The senator for Katsina North district, Ahmed Babba-Kaita, says the Senate will appeal the court judgement which last week struck down section 84 (12) of Electoral Act 2022.
The senator said the judgement is not in the collective interest of Nigerians.
PREMIUM TIMES reported the Attorney-General of the Federation and Minister of Justice, Abubakar Malami, saying the Federal Government will speedily enforce a court judgement of the Federal High Court in Umuahia, which on Friday removed the section from the Electoral Act 2022.
In what appeared to have foreclosed the possibility of an appeal being filed against the judgement, Mr Malami said the verdict would be enforced by government gazetting the Electoral Act with the “offensive provision” deleted from it.
But in an interview with BBC Hausa Service Monday, Mr Babba-Kaita said nobody should dare tamper with the Electoral Act by erasing any section of the law.
“The court cannot erase any section of the Electoral Act formulated by lawmakers, it can only say the section is good or bad, upon which it will be brought back to the assembly for possible corrections,” the lawamaker said.
Mr Babba-Kaita said the lawamakers have reasons for whatever they did, decrying a situation where a governor would appoint about 1000 persons who all automatically become delegates to party primaries, thus7 narrowing the chances of other aspirants not supported by the governor.
He said those contending against the sections of the Electoral Act want to contest elections, which made them not to be at ease with the sections.
“When they resign their appointments they will find it difficult to contest. The election of a candidate must be open and that will discourage the imposition of candidates,” Mr Babba-Kaita said.
“We will appeal the section of constitution they depend on, we will appeal the case. Even if anybody does not appeal the case, I will personally do that.
“In the appeal, we will pray the court that the law should stay until when the Supreme Court decides on it. Only the apex court ruling will determine who is right or wrong
“We cannot succumb to anybody who thought he is above the interest of all Nigerians by erasing a section of the Act, we will not take that,” Mr Babba-Kaita insists.
The conflicting sections
The controversial provision prohibits political appointees from voting as delegates in party conventions or congresses for the election or nomination of candidates, stating that they must resign their appointments 30 days to a congress to be able to participate in it.
A lawyer and member of the Action Alliance (AA), one of Nigeria’s fringe political parties, Nduka Edede, had filed the suit that challenged the constitutionality of the provision, with the Attorney-General of the Federation as the defendant.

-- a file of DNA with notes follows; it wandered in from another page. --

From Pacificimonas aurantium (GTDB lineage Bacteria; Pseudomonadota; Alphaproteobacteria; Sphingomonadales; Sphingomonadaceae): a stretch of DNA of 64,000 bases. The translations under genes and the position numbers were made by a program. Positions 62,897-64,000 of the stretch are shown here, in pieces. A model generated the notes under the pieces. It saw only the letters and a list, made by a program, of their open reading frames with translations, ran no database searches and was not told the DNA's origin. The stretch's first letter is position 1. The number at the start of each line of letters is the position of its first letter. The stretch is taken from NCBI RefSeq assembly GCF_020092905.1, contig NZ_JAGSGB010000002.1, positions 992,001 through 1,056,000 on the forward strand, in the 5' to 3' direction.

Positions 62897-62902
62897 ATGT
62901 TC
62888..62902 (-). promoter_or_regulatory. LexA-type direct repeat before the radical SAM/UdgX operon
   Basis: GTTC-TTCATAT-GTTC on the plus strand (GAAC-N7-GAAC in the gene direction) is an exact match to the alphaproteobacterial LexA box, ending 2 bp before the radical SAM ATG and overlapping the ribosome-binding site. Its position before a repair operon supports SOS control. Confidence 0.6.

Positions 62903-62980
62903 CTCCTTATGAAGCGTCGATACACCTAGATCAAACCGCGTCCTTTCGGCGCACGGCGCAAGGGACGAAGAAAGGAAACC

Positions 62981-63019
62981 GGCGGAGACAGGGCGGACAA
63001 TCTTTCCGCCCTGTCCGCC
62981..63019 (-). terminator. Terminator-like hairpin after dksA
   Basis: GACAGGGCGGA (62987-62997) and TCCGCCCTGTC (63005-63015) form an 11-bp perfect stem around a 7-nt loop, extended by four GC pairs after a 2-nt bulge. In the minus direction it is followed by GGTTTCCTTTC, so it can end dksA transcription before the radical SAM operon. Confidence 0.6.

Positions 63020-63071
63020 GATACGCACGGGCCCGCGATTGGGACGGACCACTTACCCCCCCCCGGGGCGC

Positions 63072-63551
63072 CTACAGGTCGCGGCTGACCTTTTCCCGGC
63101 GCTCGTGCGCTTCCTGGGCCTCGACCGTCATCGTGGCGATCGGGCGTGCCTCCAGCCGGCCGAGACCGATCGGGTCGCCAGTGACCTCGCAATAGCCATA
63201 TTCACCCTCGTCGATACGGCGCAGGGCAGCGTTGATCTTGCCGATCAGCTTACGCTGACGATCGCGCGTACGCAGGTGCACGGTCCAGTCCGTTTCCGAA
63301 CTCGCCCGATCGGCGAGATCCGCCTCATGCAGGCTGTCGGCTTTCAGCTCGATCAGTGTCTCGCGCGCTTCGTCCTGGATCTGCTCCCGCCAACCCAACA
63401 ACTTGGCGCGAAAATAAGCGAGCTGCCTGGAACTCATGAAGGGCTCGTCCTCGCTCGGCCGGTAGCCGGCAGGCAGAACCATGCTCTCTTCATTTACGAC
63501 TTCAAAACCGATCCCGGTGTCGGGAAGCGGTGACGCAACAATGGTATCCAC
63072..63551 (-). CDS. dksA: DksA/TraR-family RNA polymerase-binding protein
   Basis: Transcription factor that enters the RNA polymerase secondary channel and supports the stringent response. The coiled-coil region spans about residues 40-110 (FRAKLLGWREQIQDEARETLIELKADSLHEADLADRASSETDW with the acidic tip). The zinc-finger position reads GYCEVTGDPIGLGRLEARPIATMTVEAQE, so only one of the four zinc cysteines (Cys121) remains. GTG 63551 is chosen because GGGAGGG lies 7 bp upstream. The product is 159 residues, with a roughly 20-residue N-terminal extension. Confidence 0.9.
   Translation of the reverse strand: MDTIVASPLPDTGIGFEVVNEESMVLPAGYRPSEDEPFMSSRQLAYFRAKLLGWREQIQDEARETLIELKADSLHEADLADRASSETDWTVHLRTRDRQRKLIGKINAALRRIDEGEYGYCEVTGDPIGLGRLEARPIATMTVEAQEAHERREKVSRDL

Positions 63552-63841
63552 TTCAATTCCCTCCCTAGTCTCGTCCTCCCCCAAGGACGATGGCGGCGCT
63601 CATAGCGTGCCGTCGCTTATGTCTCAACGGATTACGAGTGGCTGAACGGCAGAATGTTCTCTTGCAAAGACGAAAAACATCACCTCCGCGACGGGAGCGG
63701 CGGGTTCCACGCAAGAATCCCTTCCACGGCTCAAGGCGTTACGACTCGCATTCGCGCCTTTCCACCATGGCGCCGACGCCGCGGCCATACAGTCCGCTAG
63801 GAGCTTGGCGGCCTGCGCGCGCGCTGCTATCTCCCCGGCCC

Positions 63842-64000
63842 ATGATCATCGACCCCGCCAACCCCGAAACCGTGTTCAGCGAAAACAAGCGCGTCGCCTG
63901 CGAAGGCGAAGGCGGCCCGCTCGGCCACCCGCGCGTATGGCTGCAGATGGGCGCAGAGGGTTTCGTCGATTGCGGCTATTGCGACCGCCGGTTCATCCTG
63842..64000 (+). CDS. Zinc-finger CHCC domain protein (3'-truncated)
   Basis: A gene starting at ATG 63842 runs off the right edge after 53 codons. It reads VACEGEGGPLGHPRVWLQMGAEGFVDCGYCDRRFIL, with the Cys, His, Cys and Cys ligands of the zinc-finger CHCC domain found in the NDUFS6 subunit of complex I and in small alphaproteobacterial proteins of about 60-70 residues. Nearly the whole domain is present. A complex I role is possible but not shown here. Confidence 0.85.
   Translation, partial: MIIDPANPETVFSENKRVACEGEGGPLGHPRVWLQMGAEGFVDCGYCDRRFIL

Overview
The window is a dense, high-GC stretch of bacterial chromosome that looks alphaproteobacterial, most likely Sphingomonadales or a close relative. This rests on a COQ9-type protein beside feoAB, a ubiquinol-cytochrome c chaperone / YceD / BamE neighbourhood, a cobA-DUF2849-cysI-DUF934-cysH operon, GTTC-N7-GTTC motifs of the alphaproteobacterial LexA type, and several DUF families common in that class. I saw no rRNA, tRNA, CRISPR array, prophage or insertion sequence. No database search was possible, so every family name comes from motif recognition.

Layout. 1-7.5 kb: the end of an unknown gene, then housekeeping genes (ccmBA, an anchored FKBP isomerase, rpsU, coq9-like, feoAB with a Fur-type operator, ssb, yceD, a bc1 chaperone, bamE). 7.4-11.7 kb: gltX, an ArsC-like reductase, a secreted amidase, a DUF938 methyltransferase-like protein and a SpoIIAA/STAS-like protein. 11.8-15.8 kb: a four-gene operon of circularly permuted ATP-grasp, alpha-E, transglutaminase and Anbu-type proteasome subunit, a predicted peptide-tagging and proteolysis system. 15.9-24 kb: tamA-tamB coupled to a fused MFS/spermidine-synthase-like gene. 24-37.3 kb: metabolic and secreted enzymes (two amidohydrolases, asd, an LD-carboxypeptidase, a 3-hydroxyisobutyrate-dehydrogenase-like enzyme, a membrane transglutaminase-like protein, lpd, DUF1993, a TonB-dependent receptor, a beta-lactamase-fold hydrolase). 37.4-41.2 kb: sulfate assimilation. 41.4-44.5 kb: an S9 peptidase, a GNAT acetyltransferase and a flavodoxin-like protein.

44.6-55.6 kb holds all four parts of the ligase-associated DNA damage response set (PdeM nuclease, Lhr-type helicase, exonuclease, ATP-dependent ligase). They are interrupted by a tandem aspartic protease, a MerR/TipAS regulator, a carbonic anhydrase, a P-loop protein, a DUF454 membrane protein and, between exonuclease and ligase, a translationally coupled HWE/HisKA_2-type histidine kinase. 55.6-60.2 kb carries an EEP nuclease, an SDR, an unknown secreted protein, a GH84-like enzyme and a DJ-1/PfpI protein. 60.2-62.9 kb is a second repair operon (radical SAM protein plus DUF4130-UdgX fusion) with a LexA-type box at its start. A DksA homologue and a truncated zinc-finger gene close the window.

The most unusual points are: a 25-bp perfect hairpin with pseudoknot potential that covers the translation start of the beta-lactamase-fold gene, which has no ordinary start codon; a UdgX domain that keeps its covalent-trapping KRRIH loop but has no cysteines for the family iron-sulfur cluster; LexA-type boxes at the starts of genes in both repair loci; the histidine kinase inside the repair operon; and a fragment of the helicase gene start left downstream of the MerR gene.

Delivering her judgement on the suit on Friday, the judge, Evelyn Ayandike, agreed with the plaintiff that the provision conflicted with Nigerian citizens’ rights guaranteed by the constitution.
She noted that the Nigerian constitution already has a provision that mandates appointees of government seeking to contest elections to resign at least 30 days to the date of the election.
Therefore, the judge ruled, any other law mandating such appointees to resign or leave office at any time before that “is unconstitutional, invalid, illegal null and void, “to the extent of its inconsistency to the clear provisions of the Constitution”.
She ordered the Attorney-General of the Federation, to forthwith, delete the said section 84(12) from the body of the Electoral Act, 2022.
The judgement offers a big relief to President Muhammadu Buhari, whose request for the removal of the provision from the newly amended Electoral Act was rejected by the Senate earlier in the month.
It also came as a respite to members of the president’s cabinet, including Mr Malami, speculated to have seen the contested provision of the Electoral Act as a threat to their political ambitions ahead of the 2023 general elections.
Judgement will be enforced – Malami
“The office of the Attorney General of the Federation and Minister of Justice will accordingly give effect to the court judgment in line with the dictates of the law and the spirit of the judgment,” the minister’s spokesperson said immediately after the judgement.
He stressed that with the judgement, section 84(12) of the Electoral Act 2022 is no longer part of Nigerian law.
“The judgment of the court will be recognised by the government printers in printing the Electoral Act.
“The Act will be gazetted factoring the effect of the judgment into consideration and deleting the constitutionally offensive provision accordingly.
“The provision of Section 84(12) of the Electoral Act 2022 is not part of our law and will be so treated accordingly,” the statement also stated.
The speed with which Mr Malami promised to enforce the judgement runs in sharp contrast with the Buhari administration’s reputation for scant regard for court decisions.
But Mr Malami justified the move being made to enforce the Friday’s judgement citing constitutional provisions as a backing.
“This is in line with the dictates of chapter 7, Part 4, Section 287 of the 1999 Constitution of the Federal Republic of Nigeria (as amended) on enforcement of decisions that makes it a point of duty and obligation on all authorities and persons to have the judgment of the Federal High Court, among others, to be enforced,” the statement stated.
With both the plaintiff who instituted the suit, and Mr Malami, who appears to be the sole defendant sued in the case, being in agreement with the judgement, it may well be taken that there would be no appeal against the verdict.
A third party not involved in the case at the trial court and suddenly shows interest in pursuing an appeal against the verdict will have to surmount a legal obstacle obtaining the court’s leave to file such appeal.